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    Mainly interested in "real" railways - locomotives and railway history, domesic and foreign. All types of traction, all gauges, main line and industrial systems. Photography.

    Recent RTR models are reviving a dormant interest, but never to be taken as seriously as before.

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  1. EddieB


    To revive this thread, I attach a picture of locomotive V5 of the Suez Canal Railway, taken from Locomotive Magazine, February 1904. The illustration accompanied a short piece describing that the railways was in the process of being converted to standard gauge. As can be see, the locomotive carries a nameplate affixed to the front section of the boiler barrel. Unfortunately the name itself is indistinct, but appears to be written in Arabic script (though hard to tell with certainty). A nameplate from an "unknown locomotive" was recently sold at auction, and which coul
  2. Well here is filming in progress for an episode of the Beery Hikers in a suitable railway setting - not sure which one is which! Wembley Park, on a day of invasion of German footie fans for the European Champions League Cup Final - and Steam on the Met. (May 2013).
  3. It’s Davenport no. 1695 of 1919, a 2-6-2T, US Army no. 5240. These were locomotives built in large numbers for the US Army, following a Baldwin design. There are similarities to “Mountaineer” of the Ffestiniog Railway (now out of service), but that came from a batch built by Alco for the British War Department Light Railways (WDLR), and which had lower-pitched boilers.
  4. Weak no trumps? No. 1 is Kalte Rinne on the Semmering, Austria - it’s been here before!
  5. Late to this thread, I can confirm the identities as SNCB 5814 (history as given by Sir Douglas) and an ELNA 2 type locomotive, yet to be identified specifically. Regarding 5814 (photo 23), there were 38 of these locomotives acquired by Etat Belge, and were initially allocated primary to Antwerp South and Brussels Scaerbeek. Given the backdrop, Antwerp seems the most likely and a date after 1931 (when reclassification and renumbering took place) can be ascribed. Somewhere I have a monograph on the ELNA locomotives - which I'm trying to find in the chaos that constitute
  6. His models were outstanding, and I remember something of his techniques. Cutting a delicate fret for coach panelling was beyond my skills - Francis recommended using a new scalpel blade every time, and very thin (10 thou) sheets, iirc. Glazing was always made using “slide glass”, but I never fathomed out whether that was from microscope slides, cover slips or GePe type frames. I think it might have been Francis that suggested the use of gum arabic rather than solvent in certain situations.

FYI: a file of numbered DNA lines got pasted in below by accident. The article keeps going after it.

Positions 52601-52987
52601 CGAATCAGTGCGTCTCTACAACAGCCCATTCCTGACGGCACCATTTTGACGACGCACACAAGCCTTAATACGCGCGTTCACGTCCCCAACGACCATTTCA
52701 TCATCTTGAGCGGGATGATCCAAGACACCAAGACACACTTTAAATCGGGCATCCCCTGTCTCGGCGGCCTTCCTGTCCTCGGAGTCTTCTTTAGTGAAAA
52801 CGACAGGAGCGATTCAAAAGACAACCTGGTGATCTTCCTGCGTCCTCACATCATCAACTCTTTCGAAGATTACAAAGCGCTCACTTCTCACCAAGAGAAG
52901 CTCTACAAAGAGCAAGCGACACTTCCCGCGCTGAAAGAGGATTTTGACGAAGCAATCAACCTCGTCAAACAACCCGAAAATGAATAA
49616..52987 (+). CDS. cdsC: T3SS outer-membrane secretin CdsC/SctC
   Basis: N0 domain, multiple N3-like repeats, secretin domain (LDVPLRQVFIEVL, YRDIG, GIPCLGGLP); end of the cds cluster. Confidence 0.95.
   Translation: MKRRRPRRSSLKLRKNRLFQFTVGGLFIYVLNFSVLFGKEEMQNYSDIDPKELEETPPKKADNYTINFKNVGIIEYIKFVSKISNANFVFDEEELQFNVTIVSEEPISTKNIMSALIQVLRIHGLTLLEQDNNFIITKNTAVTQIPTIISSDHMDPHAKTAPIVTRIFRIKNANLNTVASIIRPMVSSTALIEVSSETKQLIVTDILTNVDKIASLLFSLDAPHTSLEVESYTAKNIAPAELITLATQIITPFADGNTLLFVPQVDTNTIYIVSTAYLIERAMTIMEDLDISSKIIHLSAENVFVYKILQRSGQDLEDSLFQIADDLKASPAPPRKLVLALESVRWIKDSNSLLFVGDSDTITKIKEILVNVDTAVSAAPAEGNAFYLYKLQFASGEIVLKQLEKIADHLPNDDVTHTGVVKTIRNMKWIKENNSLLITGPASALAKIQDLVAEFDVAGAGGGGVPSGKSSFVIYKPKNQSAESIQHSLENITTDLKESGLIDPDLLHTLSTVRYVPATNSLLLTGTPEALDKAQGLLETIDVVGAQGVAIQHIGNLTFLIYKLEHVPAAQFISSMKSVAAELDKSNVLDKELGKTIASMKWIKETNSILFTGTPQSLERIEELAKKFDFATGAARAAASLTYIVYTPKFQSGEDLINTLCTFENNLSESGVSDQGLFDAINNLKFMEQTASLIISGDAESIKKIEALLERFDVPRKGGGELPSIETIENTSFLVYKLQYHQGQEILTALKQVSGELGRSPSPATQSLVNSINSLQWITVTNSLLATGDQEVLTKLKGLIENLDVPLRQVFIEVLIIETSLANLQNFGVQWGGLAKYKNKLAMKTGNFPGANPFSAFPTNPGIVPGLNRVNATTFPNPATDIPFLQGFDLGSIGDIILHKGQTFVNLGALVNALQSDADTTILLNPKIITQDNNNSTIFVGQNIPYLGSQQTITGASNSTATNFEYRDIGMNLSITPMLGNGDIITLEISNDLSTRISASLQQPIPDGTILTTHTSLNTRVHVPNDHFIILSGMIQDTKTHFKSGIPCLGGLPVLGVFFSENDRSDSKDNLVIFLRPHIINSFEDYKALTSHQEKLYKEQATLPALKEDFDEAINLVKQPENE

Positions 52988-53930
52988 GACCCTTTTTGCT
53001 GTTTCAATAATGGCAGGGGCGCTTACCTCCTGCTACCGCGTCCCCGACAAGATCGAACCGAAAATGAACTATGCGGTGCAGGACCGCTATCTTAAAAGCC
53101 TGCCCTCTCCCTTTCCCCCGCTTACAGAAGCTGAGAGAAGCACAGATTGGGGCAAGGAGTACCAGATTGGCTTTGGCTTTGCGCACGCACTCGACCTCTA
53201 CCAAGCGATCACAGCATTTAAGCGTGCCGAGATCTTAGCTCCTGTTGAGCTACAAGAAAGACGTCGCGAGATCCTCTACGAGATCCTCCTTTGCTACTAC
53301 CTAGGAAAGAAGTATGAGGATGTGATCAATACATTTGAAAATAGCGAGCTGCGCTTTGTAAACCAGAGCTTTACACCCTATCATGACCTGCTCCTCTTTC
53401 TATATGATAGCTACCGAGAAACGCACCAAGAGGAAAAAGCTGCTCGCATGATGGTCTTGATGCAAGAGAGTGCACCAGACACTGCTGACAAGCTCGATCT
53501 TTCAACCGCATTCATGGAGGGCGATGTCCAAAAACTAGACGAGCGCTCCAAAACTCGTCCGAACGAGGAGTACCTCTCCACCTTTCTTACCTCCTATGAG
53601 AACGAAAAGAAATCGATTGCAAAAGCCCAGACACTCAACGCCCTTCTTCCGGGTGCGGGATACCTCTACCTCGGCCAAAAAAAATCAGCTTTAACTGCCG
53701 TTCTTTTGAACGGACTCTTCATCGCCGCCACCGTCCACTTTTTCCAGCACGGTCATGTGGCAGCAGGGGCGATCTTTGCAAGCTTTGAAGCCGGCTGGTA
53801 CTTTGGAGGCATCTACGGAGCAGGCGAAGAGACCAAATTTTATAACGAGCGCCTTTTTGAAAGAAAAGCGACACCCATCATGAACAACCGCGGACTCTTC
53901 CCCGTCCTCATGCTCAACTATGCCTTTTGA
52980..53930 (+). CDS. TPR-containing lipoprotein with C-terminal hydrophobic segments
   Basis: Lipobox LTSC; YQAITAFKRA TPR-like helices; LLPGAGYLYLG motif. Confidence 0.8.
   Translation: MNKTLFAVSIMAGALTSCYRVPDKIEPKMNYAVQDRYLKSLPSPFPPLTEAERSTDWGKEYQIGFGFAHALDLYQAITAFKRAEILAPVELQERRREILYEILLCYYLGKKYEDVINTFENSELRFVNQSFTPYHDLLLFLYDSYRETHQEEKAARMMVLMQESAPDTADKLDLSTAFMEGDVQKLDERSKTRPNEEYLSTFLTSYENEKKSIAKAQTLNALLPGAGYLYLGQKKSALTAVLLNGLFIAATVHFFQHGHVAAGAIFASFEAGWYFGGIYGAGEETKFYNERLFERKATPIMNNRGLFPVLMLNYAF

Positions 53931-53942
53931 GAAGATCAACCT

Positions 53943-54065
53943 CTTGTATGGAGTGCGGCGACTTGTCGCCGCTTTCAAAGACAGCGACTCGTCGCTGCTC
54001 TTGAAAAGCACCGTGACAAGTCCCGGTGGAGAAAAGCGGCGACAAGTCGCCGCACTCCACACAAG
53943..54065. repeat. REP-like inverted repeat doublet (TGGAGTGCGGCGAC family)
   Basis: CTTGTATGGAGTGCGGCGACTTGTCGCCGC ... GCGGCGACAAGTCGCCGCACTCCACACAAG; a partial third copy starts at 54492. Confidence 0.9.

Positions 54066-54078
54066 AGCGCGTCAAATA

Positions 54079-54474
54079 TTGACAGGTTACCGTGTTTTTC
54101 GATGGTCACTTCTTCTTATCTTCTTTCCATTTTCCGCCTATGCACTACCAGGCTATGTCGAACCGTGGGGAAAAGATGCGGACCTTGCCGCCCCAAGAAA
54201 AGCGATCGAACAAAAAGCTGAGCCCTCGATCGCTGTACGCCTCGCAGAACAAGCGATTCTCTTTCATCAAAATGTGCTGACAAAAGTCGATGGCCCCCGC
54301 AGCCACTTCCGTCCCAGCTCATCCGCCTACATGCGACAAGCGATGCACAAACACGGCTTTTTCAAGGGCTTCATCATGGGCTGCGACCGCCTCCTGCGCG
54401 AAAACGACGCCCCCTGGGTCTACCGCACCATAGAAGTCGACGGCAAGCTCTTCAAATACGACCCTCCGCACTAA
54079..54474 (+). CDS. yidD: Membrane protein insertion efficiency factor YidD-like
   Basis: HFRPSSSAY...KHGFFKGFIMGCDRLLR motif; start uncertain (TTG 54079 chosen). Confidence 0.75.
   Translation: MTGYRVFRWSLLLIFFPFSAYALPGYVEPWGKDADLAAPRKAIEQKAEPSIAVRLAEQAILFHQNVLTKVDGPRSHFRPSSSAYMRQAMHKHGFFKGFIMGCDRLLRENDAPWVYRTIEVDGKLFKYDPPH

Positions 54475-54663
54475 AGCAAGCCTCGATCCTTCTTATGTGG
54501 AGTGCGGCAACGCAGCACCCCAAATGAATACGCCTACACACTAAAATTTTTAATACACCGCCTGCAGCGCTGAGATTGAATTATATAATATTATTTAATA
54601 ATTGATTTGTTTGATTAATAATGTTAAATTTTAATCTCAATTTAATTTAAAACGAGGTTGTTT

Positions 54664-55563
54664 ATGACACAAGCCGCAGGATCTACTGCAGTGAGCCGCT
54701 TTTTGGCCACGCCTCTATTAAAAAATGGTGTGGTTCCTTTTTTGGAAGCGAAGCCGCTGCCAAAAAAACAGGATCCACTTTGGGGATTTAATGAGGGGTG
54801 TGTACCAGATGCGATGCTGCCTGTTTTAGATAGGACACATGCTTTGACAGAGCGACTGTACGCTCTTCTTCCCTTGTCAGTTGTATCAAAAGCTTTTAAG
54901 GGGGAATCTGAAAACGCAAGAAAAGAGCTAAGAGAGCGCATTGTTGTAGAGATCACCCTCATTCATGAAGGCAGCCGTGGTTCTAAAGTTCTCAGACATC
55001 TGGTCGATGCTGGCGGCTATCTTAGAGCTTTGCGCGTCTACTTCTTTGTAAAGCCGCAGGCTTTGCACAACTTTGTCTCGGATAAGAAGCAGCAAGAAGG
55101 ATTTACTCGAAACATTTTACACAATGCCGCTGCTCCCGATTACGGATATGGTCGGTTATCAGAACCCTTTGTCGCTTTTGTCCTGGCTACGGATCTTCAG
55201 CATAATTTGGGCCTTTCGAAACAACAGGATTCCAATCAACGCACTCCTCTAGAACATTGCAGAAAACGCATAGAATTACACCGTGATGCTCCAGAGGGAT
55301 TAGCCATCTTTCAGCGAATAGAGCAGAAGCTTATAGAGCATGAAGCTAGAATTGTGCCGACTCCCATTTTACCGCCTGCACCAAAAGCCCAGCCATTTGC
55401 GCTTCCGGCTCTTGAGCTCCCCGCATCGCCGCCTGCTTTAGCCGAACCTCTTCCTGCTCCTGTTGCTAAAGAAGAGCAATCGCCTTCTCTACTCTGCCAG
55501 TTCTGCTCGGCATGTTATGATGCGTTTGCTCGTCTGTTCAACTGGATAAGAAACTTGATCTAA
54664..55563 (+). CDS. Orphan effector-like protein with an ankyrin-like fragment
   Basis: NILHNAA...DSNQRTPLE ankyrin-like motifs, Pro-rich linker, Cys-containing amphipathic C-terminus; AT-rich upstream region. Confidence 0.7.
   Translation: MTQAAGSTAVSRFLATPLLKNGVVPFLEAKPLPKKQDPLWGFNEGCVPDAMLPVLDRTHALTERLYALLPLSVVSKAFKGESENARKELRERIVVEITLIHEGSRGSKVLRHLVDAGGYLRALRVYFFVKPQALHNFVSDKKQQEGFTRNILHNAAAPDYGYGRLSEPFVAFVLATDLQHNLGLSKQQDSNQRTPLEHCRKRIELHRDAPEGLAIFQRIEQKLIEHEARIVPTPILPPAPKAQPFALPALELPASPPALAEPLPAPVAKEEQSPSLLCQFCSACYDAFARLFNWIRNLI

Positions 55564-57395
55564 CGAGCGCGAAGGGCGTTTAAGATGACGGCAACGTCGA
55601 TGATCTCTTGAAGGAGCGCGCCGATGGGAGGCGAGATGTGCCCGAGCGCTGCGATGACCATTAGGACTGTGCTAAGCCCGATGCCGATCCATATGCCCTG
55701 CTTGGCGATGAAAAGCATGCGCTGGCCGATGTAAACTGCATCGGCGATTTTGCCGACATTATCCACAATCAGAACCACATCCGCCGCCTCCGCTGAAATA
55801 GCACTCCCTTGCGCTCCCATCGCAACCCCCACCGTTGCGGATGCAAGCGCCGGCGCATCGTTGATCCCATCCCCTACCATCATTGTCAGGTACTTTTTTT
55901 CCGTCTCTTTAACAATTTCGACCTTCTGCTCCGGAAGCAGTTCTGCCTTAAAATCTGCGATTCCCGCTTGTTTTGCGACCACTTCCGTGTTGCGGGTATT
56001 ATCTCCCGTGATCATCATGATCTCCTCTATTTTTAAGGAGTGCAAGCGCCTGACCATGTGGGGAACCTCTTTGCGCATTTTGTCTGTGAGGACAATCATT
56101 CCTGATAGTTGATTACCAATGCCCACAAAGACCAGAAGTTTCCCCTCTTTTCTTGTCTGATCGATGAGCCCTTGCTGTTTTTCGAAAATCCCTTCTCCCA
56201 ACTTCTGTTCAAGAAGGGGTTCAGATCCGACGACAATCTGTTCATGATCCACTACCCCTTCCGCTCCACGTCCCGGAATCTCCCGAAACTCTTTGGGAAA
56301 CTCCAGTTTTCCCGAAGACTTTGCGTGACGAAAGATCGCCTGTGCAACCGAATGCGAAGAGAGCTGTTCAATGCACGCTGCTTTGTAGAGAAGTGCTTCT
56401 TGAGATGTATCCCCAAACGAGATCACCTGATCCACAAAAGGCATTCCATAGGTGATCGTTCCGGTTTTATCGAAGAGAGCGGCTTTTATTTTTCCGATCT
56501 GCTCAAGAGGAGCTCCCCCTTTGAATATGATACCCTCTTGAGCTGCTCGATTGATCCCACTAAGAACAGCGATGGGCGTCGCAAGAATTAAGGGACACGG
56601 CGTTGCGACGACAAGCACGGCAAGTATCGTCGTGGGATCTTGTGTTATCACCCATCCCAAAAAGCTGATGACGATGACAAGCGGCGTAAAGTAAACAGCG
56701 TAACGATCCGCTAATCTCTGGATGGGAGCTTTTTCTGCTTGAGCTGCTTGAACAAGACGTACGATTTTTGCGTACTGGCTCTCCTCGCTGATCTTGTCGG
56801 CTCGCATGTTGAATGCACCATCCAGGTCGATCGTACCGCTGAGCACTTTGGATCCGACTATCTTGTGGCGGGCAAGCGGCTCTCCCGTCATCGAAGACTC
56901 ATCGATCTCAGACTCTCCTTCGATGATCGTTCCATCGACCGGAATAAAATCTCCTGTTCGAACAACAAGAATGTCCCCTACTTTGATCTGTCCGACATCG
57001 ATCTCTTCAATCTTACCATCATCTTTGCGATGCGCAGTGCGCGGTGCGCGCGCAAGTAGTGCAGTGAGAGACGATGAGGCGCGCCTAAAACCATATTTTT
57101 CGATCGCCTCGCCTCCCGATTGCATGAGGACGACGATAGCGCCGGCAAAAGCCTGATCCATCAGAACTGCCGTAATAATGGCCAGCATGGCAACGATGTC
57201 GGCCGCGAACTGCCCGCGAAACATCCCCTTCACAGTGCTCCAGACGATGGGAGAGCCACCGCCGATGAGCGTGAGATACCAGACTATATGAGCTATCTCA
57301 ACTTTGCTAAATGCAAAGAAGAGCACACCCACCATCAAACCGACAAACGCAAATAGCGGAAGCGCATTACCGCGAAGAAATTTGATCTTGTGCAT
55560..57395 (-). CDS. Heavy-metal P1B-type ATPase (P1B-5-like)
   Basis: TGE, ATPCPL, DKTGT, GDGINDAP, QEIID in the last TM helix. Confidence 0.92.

7. Three pages in and, unless I'm mistaken, no mention of the products of Stephen Lewin and the Poole Foundry. Although many or most of their locomotives were of various narrower gauges, they did construct some locomotives for standard gauge - and none of their production can be described as being anything other than "small".
  8. I'll post here, rather than in "Books" as it's probably where greater interest lies. I've just purchased a copy of this book, recently published by the Transport Treasury. It is a record of a single visit to Ireland by the accomplished photographer RC ("Dick") Riley in 1950, apparently in the company of HC Casserley, HS Brighty and Tom Middlemas. Although the trip was only about a week in duration, it seems to have been an intensive schedule and they covered quite a lot of the northern half of Ireland. Locomotives dominate the photographs, but there is plenty of ext
  9. I’d agree with Joseph that the second photo appears to be 231K.22 during it’s time in the UK (the locomotive is now at Nordlingen in Bavaria). The top photo looks like a Compagnie du Nord 0-8-0T, see here: https://fr.m.wikipedia.org/wiki/040_T_Nord_4.1801_à_4.1908 The label over the smokebox might help identify the location, which in the absence of anything positive could be one of the two Paris depots of that company, La Chappelle or La Plaine.
  10. John (Old Gringo) - I really appreciate you taking the time and trouble to list out the three series of books, thereby creating both a resource and point of reference within this thread. I've tended to buy the books within these series that cover my areas of interest - while agreeing with the consensus, I find that coverage of a particular "region" can often be quite broad. More specific histories (such as those from Oakwood and Middleton Press) are more often the first point of call.
  11. Perhaps worth mentioning that there's a chapter devoted to railways in Jamaica in the Charles Small classic "Far Wheels".
  12. http://www.ws.rhrp.org.uk/ws/WagonInfo.asp?Ref=7842 Doesn't say when, but notes that the extra pair of vents were later additions.
  13. Check out the Peter Paye book “The Framlingham Branch” (Oakwood Press, 2008) which devotes a whole chapter to signalling and has diagrams (albeit from a much earlier period, late nineteenth century) for the whole of the branch. Surely the “research” includes copies of this book?
  14. Yes, I saw a posting in another place about that "protest". I thought one of the principles of the EU was a big no to state aid - which presumably means Governments can bail out nationalised organisations, not private. Which is rather handy for the still state-owned DB in the present climate.
  15. I guess that there could be a case for exports and industrials - the likes of Brush and Clayton Engineering are still building locomotives - but I guess the appeal could be to a different audience that the regular MLI following.
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